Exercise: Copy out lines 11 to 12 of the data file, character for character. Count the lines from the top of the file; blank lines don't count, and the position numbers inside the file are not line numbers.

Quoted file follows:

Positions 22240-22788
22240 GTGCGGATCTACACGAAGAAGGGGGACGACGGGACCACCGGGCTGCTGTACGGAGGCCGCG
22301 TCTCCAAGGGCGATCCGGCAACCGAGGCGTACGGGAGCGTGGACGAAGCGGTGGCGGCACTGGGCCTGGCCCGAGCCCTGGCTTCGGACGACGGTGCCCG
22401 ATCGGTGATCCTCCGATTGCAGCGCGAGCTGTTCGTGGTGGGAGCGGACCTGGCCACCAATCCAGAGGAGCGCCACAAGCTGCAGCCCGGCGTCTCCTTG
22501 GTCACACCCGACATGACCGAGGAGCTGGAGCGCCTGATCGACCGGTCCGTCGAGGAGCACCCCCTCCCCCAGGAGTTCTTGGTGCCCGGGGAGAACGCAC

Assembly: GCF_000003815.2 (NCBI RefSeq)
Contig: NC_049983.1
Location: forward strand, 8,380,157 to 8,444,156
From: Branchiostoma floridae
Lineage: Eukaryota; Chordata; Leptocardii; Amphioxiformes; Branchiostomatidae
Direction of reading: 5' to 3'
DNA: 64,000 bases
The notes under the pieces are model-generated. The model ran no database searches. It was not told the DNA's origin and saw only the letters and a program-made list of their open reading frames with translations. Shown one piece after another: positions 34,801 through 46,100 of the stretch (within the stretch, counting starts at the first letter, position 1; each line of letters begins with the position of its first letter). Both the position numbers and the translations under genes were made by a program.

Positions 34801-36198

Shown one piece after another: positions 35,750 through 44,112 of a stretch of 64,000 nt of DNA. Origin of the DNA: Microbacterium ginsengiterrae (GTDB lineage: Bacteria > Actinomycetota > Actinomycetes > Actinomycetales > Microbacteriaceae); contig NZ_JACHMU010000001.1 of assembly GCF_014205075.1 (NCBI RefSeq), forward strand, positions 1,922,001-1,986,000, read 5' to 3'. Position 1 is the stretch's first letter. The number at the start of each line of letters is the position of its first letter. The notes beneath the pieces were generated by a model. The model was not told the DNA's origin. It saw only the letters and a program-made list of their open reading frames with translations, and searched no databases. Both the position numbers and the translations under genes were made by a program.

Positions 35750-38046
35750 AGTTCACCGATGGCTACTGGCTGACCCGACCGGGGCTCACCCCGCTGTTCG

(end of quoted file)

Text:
Direction of reading: 5' to 3'
DNA: 64,000 bases